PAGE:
Review: The Mentalist (S7 E10/13), Thursday 16th April, Channel 5



If you thought The Mentalist was playing it safe, if you thought there were no more shocks to be had, and if you thought you could get to the end of this final season without shedding a tear – think again. You’ve been fooled, Patrick Jane-style.

Since the big shift in style when the cosy CBI team was broken up and Jane was co-opted into the FBI, The Mentalist has coasted – there have been some revisions in cast, lately with the trio of Abbot, Wiley and Vega forming the second line to the regulars of Jane, Lisbon and Cho, but there’s been no real sense of threat since the death of Red John and the dissolution of the Blake Society, and the development of general lovey-doviness between Jane and Lisbon (we’ve held off calling the couple ‘Jisbon’, but it might come to that).

So prepare to have your expectations shattered by this week’s shock developments.

While Jisbon – there, we said it – banter merrily about holidays, and Wiley and Vega finally agree to a date, a well-organised trio of hoodlums holds up a bank. Jane has a little fun using his normal observational techniques to sweat out an accomplice, and the hunt for the robbers begins in earnest.

Cho and Vega set out to canvas locations the accomplice called on a burner phone, and she baits him about his impassive response to his promotion. He almost cracks a smile, so we assume he’s forgiven her for her previous transgressions. 

But when the duo spot three suspicious characters in a diner, there’s a shoot-out, one gunman is injured, but another shoots Vega and all three escape.

Vega’s lying in a pool of blood, and we expect the next scene to be in a hospital with a concerned Cho awaiting her recovery – but it never happens. She’s dead.

Well, we never saw it coming, and we admit to being poleaxed by this development. Vega’s puppy-like enthusiasm and her budding romance with Wiley put her very much in Jane’s protective circle – but nothing he could have done would have saved her. Now we understand what the last few episodes, with Jane’s over-protective treatment of Lisbon, have all been about; Vega’s death is the event which will precipitate a crisis in the relationship between Jane and Lisbon.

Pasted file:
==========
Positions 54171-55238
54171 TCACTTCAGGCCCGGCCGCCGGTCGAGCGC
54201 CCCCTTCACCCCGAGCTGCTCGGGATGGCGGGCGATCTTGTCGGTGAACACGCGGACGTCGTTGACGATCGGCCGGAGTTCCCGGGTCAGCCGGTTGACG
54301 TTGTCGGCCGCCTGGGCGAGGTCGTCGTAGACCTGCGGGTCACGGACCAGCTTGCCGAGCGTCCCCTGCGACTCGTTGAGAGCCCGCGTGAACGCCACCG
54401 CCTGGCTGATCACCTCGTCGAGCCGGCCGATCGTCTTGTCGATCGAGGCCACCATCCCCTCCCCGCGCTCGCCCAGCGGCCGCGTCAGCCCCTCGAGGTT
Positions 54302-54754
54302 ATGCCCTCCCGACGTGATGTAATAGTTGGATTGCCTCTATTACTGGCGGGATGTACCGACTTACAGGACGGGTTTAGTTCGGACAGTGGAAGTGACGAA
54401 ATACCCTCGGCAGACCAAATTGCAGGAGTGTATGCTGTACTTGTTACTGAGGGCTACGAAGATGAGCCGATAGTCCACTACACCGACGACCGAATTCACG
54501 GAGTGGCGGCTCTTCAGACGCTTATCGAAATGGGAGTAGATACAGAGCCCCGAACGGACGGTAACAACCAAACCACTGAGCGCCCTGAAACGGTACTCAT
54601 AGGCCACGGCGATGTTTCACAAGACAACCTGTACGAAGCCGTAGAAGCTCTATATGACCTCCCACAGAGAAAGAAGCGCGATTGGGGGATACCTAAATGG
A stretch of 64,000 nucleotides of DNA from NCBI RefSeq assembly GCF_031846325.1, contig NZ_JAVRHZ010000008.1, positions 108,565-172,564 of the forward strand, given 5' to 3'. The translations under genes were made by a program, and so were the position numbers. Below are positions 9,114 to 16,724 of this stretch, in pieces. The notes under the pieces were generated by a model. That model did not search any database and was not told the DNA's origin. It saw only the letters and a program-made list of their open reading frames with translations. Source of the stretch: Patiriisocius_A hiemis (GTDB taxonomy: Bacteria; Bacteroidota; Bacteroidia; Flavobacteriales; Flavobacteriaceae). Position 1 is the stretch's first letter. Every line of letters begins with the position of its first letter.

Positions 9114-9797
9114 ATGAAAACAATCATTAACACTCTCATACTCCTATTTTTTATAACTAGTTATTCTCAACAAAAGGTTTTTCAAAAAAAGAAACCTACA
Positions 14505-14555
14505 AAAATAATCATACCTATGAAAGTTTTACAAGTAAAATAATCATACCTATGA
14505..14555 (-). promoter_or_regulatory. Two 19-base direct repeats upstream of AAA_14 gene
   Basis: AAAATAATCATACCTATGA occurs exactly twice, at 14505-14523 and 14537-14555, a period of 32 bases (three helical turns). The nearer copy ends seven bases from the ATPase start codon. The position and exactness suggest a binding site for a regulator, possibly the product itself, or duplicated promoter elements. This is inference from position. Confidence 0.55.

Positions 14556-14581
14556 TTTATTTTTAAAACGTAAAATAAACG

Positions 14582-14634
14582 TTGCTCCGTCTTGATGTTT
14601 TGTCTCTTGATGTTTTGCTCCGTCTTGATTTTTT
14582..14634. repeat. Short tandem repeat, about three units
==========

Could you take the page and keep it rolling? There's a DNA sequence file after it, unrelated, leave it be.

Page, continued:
He’s been wanting to get out of the FBI, and trying to persuade her to quit; she’s been having difficulty in conveying how much the job means to her. Vega’s death and the way it affects the team (particularly Wiley) just shows how much Jane would suffer if he lost Lisbon in a similar way.

Hence, when the three robbers are tracked down to a house where they take a couple hostage, Jane’s almost suicidal decision to go into the house and foment division between the gunmen, rather than allowing Lisbon to take the risks involved in an armed assault. 

Gang leader Ace (AJ Buckley, from CSI:NY) is concerned for his wounded brother, but Jane works on the third gunman to persuade him that he’s been swindled out of his cut of the cash. When the two robbers fight over the money, Ace is killed, and Cho plugs the one who killed Vega.

At her funeral, which is remarkably well-attended considering she was supposed to have only one close relative, Jane’s mind seems to be on something else, and he tells Lisbon that he’s leaving; he isn’t afraid of dying, he says, but he is afraid of being hurt if he loses her. Will Lisbon have to make a choice between the FBI, and Jane?

He’s cruel, in a way, forcing her to make this choice, but that’s always been part of Jane’s character. It remains to be seen whether his love for her, which is real, will overcome his fear of loss. He’ll have to make a bigger commitment than he has ever made before.

These closing episodes of The Mentalist have settled into a rather cosy rhythm in which not even the execution of a DEA agent can disturb the love-in. Maybe we’re due for a few upsets before Jane rides into the sunset.

Chris Jenkins

For all our Mentalist reviews go here


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